A community survey of all property owners in the Four Lakes Special Assessment District was sent in late January/early February to understand residents’ views of the assessment and property owner demographics. Here are some common questions we're hearing now.
If I do not answer a question will my survey be counted?
Yes, you may leave a question blank and your survey will still count. We hope you will complete the entire survey. Your opinion is important to us.
How will my information be used?
The purpose is to inform the counties and FLTF decision-making related to the special assessment, as well as help us understand the sentiment of the community moving forward.
How is FLTF protecting confidentiality of the respondents?
The survey is anonymous. To make the survey easy to complete online, individual property owners have a code which can be tracked back to their name. This code system is designed to ensure that no one can take the survey more than one time. It can only be referenced by Public Sector Consultants and will not be used to review individual responses. No one in the FLTF organization will have access to the surveys or to the names of individuals who have completed a survey.
Why does the survey ask for demographic information?
Demographic information helps us understand broad characteristics of the population and analyze data based on those characteristics. It is a best practice for surveys to ask demographic information.
Where did the mailing list come from?
The mailing lists came from Midland and Gladwin counties, and FLTF created the final list based on parcel IDs of properties in the Special Assessment District.
Beginning the week of February 21, the Michigan Department of Environment, Great Lakes and Energy (EGLE) will lower the water level on the Tobacco River side of Wixom Lake 13 feet. On Nov. 19, EGLE issued an emergency permit for this work which allows the Tobacco River spillway to be lowered, grading and stabilization of the dam and river channels, removal of fill and sediment, and redirecting the Tittabawassee River flow away from the dam’s breach. This is being done to reduce the risk of the Tobacco Dam failing and sending a surge of water down Sanford Lake where millions of dollars have been spent on flood recovery efforts.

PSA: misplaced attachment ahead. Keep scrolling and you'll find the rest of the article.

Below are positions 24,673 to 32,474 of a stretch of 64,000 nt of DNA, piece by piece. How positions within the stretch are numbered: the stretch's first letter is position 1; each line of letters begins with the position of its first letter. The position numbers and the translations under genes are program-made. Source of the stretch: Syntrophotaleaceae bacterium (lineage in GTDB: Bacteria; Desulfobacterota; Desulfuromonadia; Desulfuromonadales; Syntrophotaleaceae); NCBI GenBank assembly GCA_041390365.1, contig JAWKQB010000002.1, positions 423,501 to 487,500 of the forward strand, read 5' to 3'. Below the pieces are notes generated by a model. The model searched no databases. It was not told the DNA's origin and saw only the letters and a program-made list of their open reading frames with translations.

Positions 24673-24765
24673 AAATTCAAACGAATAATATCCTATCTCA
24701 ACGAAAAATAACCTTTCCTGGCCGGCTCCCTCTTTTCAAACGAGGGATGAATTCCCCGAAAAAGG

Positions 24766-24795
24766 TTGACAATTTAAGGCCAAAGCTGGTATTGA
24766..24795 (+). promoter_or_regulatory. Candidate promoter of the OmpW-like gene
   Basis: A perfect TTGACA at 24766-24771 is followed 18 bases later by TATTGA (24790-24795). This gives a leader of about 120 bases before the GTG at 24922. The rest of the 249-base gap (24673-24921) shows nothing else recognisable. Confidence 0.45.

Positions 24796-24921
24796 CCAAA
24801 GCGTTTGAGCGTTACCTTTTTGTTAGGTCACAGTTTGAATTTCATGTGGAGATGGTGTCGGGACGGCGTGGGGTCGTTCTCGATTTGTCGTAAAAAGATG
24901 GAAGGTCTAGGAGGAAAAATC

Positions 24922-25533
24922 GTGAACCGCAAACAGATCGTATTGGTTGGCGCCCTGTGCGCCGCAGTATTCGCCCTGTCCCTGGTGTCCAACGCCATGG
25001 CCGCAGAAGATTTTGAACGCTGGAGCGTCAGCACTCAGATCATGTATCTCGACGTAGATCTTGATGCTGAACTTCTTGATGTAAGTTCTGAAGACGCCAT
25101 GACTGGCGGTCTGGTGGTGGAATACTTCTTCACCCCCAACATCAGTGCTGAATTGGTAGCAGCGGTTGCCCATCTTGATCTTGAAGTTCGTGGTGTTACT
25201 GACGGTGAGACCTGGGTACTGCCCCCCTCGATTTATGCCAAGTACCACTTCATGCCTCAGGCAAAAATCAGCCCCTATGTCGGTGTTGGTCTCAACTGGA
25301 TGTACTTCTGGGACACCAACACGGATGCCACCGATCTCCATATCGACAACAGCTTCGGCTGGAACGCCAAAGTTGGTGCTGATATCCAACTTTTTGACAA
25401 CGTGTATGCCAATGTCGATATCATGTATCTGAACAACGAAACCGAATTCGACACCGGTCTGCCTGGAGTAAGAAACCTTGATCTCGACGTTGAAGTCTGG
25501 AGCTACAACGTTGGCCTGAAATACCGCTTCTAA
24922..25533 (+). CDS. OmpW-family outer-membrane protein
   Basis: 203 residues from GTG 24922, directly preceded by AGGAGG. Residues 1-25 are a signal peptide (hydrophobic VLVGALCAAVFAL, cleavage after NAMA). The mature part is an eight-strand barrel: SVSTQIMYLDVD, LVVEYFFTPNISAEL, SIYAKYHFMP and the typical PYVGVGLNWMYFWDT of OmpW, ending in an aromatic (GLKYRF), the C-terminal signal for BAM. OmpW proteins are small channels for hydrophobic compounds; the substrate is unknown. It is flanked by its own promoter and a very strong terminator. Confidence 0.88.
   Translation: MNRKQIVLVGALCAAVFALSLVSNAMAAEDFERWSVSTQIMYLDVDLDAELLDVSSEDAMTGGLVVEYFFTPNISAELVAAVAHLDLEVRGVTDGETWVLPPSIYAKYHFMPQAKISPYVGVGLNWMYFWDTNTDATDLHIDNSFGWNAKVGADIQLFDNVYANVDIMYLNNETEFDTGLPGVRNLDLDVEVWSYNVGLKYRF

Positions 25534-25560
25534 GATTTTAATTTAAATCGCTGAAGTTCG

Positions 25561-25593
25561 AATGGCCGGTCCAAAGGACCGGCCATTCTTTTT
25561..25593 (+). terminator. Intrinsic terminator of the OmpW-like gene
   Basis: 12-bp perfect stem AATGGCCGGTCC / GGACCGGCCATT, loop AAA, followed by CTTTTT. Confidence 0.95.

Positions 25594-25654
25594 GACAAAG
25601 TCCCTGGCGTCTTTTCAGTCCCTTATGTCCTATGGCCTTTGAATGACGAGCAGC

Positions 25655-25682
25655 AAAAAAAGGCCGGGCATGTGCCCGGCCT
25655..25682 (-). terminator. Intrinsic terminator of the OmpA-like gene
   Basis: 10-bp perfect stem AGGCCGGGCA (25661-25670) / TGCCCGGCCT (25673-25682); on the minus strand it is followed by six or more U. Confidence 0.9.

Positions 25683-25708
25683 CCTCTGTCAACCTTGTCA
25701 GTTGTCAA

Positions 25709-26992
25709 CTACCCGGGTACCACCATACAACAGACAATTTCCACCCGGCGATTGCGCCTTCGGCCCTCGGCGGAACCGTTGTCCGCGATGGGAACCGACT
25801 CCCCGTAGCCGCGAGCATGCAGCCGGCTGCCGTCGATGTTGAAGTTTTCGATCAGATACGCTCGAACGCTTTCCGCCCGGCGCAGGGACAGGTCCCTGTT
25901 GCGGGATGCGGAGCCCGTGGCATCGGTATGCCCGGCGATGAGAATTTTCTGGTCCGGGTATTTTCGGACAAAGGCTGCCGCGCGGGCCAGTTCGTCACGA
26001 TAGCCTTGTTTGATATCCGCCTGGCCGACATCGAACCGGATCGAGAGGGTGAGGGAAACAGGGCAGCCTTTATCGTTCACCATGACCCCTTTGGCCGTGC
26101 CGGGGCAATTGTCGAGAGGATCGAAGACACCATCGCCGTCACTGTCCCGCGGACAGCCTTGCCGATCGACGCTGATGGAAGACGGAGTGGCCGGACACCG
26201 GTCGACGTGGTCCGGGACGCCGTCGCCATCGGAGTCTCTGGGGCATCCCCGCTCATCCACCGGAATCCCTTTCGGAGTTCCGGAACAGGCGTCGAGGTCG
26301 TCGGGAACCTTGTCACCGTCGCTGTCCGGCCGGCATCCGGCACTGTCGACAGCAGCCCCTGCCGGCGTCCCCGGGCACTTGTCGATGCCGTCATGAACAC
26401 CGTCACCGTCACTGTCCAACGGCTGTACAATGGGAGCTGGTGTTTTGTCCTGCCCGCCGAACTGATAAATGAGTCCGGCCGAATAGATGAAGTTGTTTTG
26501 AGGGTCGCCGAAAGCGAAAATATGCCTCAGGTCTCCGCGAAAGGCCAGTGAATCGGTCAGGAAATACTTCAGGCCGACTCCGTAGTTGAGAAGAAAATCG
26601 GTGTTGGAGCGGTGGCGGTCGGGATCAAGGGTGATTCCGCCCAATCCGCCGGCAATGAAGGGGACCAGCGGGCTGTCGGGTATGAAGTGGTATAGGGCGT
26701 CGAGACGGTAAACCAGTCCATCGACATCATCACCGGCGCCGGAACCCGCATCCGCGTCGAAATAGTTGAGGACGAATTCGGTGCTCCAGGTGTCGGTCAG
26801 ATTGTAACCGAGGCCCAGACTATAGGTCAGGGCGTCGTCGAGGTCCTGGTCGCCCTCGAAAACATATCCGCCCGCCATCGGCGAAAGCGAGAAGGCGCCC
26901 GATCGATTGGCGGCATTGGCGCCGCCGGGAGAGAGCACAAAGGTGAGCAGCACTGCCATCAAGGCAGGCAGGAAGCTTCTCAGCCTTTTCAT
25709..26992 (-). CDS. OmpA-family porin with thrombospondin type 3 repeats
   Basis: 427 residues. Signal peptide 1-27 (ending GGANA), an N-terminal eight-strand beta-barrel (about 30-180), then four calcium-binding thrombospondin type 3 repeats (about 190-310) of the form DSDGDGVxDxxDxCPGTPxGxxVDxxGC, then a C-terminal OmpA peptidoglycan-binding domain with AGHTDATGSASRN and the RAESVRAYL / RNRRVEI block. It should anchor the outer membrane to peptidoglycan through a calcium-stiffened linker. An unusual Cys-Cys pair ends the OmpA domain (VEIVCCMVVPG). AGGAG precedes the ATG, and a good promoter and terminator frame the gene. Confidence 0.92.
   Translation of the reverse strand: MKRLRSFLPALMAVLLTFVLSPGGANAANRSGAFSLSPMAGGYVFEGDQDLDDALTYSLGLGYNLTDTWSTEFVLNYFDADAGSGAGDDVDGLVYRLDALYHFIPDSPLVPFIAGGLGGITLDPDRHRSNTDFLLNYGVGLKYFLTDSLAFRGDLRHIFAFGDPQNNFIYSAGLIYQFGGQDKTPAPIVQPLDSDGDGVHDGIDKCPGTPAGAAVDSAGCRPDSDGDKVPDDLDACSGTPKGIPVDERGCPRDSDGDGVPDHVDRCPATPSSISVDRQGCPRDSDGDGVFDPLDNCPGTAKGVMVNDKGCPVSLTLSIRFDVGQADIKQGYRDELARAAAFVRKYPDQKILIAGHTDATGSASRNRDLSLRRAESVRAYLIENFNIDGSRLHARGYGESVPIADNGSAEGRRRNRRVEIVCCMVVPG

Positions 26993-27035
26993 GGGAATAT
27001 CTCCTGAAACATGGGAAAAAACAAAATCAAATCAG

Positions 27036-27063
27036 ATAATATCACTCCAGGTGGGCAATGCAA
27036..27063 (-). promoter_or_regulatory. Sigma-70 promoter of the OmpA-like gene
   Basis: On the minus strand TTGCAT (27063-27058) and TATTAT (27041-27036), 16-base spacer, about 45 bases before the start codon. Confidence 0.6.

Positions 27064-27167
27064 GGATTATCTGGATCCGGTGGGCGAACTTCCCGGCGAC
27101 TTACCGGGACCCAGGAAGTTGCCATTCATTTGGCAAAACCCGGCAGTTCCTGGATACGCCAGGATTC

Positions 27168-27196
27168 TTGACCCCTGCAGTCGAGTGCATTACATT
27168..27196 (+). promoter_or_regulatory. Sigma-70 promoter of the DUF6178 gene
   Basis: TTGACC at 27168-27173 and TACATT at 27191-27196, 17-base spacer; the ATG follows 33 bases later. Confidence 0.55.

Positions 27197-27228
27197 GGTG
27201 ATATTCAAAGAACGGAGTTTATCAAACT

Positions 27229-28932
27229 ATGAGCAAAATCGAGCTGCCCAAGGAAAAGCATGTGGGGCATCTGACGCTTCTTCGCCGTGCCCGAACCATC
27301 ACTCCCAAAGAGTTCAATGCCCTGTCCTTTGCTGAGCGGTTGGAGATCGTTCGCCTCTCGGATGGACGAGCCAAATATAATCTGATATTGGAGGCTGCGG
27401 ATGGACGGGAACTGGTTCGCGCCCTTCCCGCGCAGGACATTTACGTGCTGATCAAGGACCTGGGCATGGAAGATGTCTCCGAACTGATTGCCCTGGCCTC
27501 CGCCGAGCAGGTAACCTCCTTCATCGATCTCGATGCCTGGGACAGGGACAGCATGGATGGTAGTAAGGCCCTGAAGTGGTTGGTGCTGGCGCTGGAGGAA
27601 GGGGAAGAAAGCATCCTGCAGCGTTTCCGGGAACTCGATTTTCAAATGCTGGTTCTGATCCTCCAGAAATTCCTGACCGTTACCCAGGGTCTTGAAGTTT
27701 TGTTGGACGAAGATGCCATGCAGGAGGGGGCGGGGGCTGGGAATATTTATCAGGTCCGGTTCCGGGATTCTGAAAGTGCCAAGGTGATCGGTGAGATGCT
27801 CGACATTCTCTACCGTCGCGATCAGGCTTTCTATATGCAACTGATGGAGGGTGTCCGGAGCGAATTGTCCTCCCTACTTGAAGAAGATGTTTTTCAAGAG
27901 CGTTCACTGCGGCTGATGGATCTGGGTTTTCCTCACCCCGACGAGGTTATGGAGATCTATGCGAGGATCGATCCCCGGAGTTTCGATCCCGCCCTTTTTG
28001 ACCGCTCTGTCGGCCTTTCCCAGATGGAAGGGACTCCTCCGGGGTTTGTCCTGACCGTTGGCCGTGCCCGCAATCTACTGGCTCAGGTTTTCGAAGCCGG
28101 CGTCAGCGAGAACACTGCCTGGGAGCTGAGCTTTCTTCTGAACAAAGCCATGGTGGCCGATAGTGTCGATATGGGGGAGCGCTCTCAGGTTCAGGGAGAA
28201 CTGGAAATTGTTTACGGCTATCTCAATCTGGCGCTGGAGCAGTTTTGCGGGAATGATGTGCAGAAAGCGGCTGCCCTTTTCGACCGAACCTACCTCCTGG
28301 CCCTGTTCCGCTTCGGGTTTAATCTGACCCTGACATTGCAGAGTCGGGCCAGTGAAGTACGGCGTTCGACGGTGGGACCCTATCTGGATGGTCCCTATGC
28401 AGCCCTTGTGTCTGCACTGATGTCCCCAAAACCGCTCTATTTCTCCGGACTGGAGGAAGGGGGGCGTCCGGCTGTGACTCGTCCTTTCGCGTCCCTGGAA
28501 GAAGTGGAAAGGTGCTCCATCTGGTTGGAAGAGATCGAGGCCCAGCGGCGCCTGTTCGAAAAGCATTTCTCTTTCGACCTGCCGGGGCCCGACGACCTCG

Being on the lake/ice or lakebottom while Wixom Lake is lowered will be dangerous. The ice will break putting ice fisherman at great risk.
The water level will return once the Edenville Dam is rebuilt and Wixom Lake is filled to its legal lake level (2025-2026).
The U.S. Department of Agriculture’s Natural Resources Conservation Service is covering 75 percent of the cost of the project while the remaining 25 percent will come from funds allocated by the legislature for dam work.
If you're interested in learning more about the legality of the court order on the lake levels and the Four Lakes Special Assessment District, check out a legal opinion and some frequently-asked-questions.
The lake levels of each of the four lakes are legally established, along with the Four Lakes Special Assessment District. This was done under Part 307, Inland Lakes, of Michigan Natural Resource and Environmental Protection Act. P.A. 451 of 1994 as amended.
Public meetings will take place virtually every Thursday at 4 p.m. this month for each lake. Register to attend one of the other lake meetings in the coming weeks by clicking on the button below. If you can't make it we will post the presentation slides and a recording of the webinar on the Meetings page of our website.